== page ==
August 01, 2013

WikiPearls: Food in an Edible Shell... The Future is Now

I was doing some research on some innovative food ideas and I came across something called WikiBar, a place that offers what they call WikiPearl foods protected by an edible skin. Interesting I thought especially that it’s in Paris. So after my courses, I grabbed a cab and headed straight to 4 Rue du Bouloi in the 1st district in Paris, where WikiBar is located. Wikipearl_Wikibar_Paris19 During my research I could only find some 3D images of the place and the same info plastered in different sources with comments from people intrigued with this new idea.  A simple as well as radical concept with an aim to offer good and eco-responsible food - addressing the problem of pollution from packaging. This Wiki Food incorporates the natural principle of grapes: a sphere with an edible coating to protect the food. Wikipearl_Wikibar_Paris21 The idea: WikiPearl™ draws inspiration from the magic of grape skins to eliminate plastic from foods and beverages. Revolutionary, WikiPearl™ is good: Good for the planet and good for you. Wikipearl The WikiPearl story:
WikiPearl™ was first invented in a Harvard classroom where bio-creator and professor David Edwards sparked a discussion around the possibility of transporting water in ways inspired by the company's biological cell.
Edwards then pursued his research in collaboration with designer François Azambourg and biologist Don Ingber. The result of their work are presented to the public for the first time during the 10th Experience at the Laboratoire in Paris in 2010: Cellular Design.
WikiFoods, Inc. is a company based in Cambridge, MA and in Paris, France dedicated to developing natural edible packaging technologies. WikiCells, has been cited by The New York Times Magazine as among the 32 innovations that will change tomorrow and as among the 10 innovations that will change our lives by Figaro Magazine. It was also selected for the grand innovation prize of the jury all categories at SIAL 2012.
But WikiPearls is really just the beginning for Edwards. He estimates that by 2014 wiki vending machines where customers can make their own combinations of filling and skins, should be available to use at the WikiBars. “You could say I want an orange soda with a french fry skin, or whatever it is,” he explains, “And then it’s made there in the machine.” Long-term, he envisions wiki technology in the home where parents could customize the fillings and skins to make their children a package-free lunch. “It’s completely, completely doable,” he says. “And something that we’re working on.”
My personal experience:
Like everything new people get taken with the idea. Maybe it’s because they don’t really go into the details behind a new concept and just appreciate the idea for what it is. I see the logic. But in my case, I can't settle for what is said or written. I need to see for myself. I reached WikiBar, a beautiful place designed by French designer Mathieu Lehanneur, showcasing products that include ice creams that don't melt when touched, yoghurts that can be eaten without a spoon and cheeses that don't need to be wrapped in foil. Food with edible packaging is served around a circular counter... On the menu WikiPearl ice cream:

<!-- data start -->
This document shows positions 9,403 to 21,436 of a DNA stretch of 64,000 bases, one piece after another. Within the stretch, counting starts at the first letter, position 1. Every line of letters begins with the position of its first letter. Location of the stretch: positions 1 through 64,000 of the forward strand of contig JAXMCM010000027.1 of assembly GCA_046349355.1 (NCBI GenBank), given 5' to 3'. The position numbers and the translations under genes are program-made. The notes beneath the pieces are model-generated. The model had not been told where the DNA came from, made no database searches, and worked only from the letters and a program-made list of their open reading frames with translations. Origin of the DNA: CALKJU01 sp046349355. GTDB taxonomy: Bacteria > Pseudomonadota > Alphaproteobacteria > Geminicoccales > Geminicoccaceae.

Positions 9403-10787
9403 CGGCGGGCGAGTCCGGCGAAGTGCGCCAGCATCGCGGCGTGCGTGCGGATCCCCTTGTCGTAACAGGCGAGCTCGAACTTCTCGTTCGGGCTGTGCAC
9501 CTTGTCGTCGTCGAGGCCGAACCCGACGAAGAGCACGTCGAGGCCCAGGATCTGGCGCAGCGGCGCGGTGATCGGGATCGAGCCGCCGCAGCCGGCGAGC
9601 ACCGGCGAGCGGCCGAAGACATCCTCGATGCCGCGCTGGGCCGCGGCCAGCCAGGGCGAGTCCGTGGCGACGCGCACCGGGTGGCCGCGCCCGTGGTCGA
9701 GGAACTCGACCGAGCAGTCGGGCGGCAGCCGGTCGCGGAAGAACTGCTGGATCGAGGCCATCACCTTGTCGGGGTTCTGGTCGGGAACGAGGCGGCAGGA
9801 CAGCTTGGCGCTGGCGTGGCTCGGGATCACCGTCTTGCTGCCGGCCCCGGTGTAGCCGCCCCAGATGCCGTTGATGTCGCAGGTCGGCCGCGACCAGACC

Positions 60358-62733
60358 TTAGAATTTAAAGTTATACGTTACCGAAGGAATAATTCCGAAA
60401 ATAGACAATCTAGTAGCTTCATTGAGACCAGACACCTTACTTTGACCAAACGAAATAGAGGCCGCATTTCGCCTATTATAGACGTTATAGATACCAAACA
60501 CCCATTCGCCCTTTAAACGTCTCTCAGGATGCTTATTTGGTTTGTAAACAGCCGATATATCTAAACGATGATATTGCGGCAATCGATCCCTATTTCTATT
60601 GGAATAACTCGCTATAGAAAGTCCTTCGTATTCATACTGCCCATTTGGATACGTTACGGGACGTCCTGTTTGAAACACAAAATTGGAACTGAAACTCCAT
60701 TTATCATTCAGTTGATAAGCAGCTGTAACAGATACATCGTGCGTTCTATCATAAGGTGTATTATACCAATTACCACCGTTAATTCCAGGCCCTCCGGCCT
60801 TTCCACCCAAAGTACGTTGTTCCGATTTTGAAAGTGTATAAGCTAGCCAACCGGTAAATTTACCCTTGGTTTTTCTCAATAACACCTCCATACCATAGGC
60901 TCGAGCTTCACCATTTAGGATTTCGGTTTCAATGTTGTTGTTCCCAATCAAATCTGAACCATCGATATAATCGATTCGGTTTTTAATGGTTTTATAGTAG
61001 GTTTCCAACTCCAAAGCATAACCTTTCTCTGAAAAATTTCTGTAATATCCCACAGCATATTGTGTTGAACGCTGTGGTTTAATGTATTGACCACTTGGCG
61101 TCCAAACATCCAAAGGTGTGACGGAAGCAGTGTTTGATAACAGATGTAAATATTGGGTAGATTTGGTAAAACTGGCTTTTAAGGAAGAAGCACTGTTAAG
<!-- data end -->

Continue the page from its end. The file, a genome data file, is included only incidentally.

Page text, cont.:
1. Coconut skin with a heart of mango ice cream
2. Hazelnut skin with a heart of chocolate ice cream
3. Peanut skin with a heart of vanilla ice cream
I asked for one of each, to see, feel and taste what a WikiPearl is all about: The first impression was not the one I had expected. Putting it in my mouth, a super hard layer of something tasteless followed by a flavored sweet cream that activates all your taste buds. The soft and melting feeling is broken unpleasantly by the outer shell crumbling under your teeth. The main problem is clear: "Your brain is tricked. Breaking cold from the outside, and an inner feeling that melts quicker all by being sweet". An ice cream served at -18degrees! Fist problem to find a solution to: The Wikipearl cannot be frozen that much. Here, I asked for another chocolate Wikipearl and left it aside to melt: 10 minutes afterwards, the outer shell's temperature reached -1degree, and the ice cream started reaching a reasonable edible temperature. Yes, now I could feel the gelatine feeling of the shell and its tasty hazelnut flavor as well as the crunchy hazelnuts bits that were mistaken previously with ice crystals. A spongy hazelnut layer covering a chocolate ice cream: Now we're talking! Wikipearl_Wikibar_Paris15 The feeling was repeated: I didn't feel the taste of peanuts, hazelnut nor coconut in the three balls I tried. Mango? Not a clue! I think it would be better to serve these Pearls at -4degrees temperature for in-house consumption and keep them at -18degrees for take away. Here, I asked the shop manager to give me something else that's less frozen. Searching for an alternative, she found a yogurt ball. Tasting it, I simply smiled: "Ingenious". Yes, I second all opinions, this is the envelope of the future. A principle adaptable to drinks, cream and from now onwards ice creams created in collaboration with Philippe Faure, the maestro of ice creams. Ice creams that do not melt in your hand are available in this first WikiBar!

The interior:
  • Mathieu Lehanneur has created a decor symbolized by a mirror-light, an illuminating and reflective object formed of hexagons "a geometrical reference to the molecular structure of WikiPearl lamination
  • Simple and welcoming, a white ambiance gives a Lab effect
  • White and green colors decorate the interior
  • A long chalk board revealing the menu
An interesting discovery that we might be hearing about a lot in the upcoming years. What do you think: A Labneh Bouchée in a black olive shell?





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